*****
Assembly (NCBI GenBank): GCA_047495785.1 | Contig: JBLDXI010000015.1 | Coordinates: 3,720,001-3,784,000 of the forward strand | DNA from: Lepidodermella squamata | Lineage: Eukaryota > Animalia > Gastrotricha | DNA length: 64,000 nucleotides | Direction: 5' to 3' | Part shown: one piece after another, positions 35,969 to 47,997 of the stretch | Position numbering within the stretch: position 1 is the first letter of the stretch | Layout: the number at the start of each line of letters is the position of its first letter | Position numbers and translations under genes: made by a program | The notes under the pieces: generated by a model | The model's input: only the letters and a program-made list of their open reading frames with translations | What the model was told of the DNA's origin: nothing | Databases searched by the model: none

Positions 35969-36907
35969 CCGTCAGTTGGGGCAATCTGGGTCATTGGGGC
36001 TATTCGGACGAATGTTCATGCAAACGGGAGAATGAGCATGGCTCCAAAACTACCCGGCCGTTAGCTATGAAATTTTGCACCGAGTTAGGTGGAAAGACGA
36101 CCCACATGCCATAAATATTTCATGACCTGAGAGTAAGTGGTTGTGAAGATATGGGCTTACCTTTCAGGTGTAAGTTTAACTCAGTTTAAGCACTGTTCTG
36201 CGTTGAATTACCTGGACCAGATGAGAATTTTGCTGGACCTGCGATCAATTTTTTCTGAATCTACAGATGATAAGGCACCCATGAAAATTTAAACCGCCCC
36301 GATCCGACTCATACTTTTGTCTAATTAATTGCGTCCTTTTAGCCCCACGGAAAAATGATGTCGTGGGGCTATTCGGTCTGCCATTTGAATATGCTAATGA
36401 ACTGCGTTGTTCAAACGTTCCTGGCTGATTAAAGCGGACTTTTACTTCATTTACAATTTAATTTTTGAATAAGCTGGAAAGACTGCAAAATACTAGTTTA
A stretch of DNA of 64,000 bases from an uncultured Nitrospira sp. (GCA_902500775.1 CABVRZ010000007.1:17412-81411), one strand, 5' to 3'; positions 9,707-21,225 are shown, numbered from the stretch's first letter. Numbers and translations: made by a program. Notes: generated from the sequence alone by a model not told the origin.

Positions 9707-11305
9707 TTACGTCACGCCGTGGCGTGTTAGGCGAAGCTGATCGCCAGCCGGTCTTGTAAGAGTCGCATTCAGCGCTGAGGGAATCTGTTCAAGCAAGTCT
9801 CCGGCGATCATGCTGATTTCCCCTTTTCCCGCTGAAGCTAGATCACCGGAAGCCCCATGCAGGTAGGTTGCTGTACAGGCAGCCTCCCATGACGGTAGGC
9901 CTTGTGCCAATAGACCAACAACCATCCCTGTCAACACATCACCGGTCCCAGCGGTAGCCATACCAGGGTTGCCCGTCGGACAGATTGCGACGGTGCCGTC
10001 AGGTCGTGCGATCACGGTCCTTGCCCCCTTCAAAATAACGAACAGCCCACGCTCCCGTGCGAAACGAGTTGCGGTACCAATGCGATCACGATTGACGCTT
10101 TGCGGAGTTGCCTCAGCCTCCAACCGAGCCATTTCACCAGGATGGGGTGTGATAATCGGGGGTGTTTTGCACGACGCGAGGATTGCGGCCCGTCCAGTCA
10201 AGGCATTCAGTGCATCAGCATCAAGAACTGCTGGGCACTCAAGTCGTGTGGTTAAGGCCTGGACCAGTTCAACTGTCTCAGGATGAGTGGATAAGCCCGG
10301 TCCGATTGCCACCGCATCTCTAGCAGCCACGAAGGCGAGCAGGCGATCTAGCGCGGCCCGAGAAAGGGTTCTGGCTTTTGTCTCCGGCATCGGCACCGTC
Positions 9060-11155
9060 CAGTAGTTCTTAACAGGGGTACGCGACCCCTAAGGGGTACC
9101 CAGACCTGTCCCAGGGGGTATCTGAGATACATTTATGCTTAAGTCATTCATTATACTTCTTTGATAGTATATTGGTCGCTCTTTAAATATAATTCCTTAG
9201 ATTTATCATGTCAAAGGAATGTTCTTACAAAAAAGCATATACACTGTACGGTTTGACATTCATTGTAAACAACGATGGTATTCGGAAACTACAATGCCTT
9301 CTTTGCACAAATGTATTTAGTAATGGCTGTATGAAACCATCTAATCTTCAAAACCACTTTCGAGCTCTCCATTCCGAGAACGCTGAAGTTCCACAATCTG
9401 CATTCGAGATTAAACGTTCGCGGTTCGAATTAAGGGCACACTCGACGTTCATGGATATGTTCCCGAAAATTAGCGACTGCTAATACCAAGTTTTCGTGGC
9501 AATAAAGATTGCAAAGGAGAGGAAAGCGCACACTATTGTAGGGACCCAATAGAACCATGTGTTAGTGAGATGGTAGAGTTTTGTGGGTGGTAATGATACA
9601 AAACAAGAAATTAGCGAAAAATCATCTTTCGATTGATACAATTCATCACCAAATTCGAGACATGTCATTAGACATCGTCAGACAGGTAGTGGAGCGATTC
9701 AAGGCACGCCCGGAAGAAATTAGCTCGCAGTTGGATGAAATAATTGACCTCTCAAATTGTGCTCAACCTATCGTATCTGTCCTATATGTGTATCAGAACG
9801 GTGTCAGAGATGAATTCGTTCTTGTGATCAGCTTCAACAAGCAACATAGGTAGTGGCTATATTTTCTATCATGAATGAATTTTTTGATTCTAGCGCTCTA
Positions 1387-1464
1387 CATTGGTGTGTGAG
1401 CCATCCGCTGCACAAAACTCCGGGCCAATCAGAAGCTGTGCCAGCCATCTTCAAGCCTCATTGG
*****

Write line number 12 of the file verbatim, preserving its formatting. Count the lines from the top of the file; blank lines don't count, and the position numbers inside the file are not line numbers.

9801 CCGGCGATCATGCTGATTTCCCCTTTTCCCGCTGAAGCTAGATCACCGGAAGCCCCATGCAGGTAGGTTGCTGTACAGGCAGCCTCCCATGACGGTAGGC